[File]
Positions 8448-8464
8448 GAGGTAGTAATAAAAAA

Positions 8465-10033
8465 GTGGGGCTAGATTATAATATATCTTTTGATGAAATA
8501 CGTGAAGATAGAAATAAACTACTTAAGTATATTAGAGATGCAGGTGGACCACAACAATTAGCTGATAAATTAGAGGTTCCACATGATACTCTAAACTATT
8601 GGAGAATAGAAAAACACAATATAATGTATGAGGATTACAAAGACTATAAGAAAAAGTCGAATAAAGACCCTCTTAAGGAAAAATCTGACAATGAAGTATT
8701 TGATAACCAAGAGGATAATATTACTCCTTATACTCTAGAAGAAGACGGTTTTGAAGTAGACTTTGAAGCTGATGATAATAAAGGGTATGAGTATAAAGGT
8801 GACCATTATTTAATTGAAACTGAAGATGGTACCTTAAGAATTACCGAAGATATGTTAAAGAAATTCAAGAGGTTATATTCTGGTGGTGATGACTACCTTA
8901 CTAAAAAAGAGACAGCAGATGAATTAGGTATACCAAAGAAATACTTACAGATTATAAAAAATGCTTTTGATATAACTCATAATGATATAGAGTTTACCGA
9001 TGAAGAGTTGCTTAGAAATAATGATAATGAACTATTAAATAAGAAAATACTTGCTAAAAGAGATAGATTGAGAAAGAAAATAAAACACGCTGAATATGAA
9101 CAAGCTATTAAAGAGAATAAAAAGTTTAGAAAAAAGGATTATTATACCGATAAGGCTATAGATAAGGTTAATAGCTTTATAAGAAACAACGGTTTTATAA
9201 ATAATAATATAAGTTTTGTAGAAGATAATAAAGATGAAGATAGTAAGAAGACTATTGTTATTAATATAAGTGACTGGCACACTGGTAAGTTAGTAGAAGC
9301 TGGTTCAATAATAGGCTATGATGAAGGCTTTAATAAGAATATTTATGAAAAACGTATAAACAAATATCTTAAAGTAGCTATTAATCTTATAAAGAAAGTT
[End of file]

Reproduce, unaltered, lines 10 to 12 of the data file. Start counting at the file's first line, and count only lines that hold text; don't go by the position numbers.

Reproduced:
9001 TGAAGAGTTGCTTAGAAATAATGATAATGAACTATTAAATAAGAAAATACTTGCTAAAAGAGATAGATTGAGAAAGAAAATAAAACACGCTGAATATGAA
9101 CAAGCTATTAAAGAGAATAAAAAGTTTAGAAAAAAGGATTATTATACCGATAAGGCTATAGATAAGGTTAATAGCTTTATAAGAAACAACGGTTTTATAA
9201 ATAATAATATAAGTTTTGTAGAAGATAATAAAGATGAAGATAGTAAGAAGACTATTGTTATTAATATAAGTGACTGGCACACTGGTAAGTTAGTAGAAGC